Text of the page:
Why women should be allowed to take both abortion pills at home

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  • Experts want to mark the end of seeing doctors face-to-face

    Women wishing to have an abortion should be able to take abortion pills at home, without seeing a doctor face-to-face. This is what leading medics are saying in a new report, and they are calling on health bosses to make this a reality in our future.

    The Royal College of Obstetricians and Gynaecologists (RCOG) wants women to be able to collect the abortion pills from their local pharmacy – following an online chat with their GP such as via Skype or FaceTime. This would avoid seeing doctors altogether and be a huge change to our healthcare system.

    In 2018, there were 200,608 abortions across England and Wales — up four per cent on the previous year. Women are currently allowed to take the second medicine needed for an early medical abortion, misoprostol, at home – but not the first drug mifepristone.

    The recommendation was made in an RCOG report, called Better for Women, saying: ‘All women should be able to access abortion care easily and without fear of penalties or harassment.’

    abortion pills


    Professor Lesley Regan, president of the RCOG, said, ‘In 2018 the Department of Health and Social Care greatly improved women’s experience of abortion care when it allowed women to take misoprostol, the second drug used to effect an early medical abortion, at home. Since then women no longer have to suffer the distress or embarrassment of bleeding and cramping pain during their journey home.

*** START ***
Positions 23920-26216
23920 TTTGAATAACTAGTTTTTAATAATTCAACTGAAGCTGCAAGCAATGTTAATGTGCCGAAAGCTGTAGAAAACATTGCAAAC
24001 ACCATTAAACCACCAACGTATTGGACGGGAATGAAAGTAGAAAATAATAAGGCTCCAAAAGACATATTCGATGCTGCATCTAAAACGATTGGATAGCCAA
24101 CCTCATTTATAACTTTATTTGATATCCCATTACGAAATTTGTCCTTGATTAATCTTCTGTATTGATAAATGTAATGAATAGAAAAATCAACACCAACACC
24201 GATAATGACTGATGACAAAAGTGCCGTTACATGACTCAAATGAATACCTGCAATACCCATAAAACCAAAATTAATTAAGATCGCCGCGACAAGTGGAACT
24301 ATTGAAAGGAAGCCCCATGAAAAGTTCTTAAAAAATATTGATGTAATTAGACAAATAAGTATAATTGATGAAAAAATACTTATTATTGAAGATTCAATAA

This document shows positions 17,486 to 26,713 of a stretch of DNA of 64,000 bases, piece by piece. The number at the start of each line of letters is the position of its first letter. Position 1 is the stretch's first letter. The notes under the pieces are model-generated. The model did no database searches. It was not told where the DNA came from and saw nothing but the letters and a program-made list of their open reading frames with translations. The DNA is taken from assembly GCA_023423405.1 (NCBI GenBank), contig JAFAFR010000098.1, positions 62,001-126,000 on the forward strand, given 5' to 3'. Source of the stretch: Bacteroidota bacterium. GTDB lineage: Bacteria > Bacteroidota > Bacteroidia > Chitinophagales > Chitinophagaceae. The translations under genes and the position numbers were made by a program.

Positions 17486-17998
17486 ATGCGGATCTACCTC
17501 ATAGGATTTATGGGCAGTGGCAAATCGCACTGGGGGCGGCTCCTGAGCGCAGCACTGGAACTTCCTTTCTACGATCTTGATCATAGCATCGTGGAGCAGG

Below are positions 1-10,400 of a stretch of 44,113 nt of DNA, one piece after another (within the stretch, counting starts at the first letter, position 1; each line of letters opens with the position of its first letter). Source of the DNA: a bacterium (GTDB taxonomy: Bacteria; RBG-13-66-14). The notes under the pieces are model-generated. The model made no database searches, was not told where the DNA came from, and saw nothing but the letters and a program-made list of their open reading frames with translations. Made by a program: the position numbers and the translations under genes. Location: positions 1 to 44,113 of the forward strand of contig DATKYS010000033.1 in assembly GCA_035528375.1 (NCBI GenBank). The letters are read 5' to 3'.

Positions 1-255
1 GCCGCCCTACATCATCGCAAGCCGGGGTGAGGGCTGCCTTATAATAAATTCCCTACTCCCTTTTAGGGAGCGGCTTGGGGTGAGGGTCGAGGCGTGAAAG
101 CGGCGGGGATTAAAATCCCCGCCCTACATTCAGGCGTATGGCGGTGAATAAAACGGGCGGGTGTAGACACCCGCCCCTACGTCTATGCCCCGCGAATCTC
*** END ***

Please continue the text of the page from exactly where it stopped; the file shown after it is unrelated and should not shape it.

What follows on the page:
‘In 2019 the National Institute for Health and Care Excellence (Nice) recommended greater use of online and telephone consultations to streamline the provision of abortion care.

    ‘To support this new best practice guidance, the Department of Health and Social Care should also consider allowing women, after their assessment, to take mifepristone in the comfort and convenience of their own home.

    ‘This would improve the accessibility of early medical abortion care for women, particularly for those who live in rural areas or those with child caring commitments.’

    A survey of more than 3,000 women which accompanied the RCOG report found that many are struggling to find basic services around contraception, abortion care and the menopause. Nearly four in ten said they were unable to access contraception services and six in ten cannot access unplanned pregnancy services, including abortion care, locally.

    The RCOG has called for one-stop women’s health clinics to be set up to provide healthcare needs for women. In the technology era we are living in, making care access easier.



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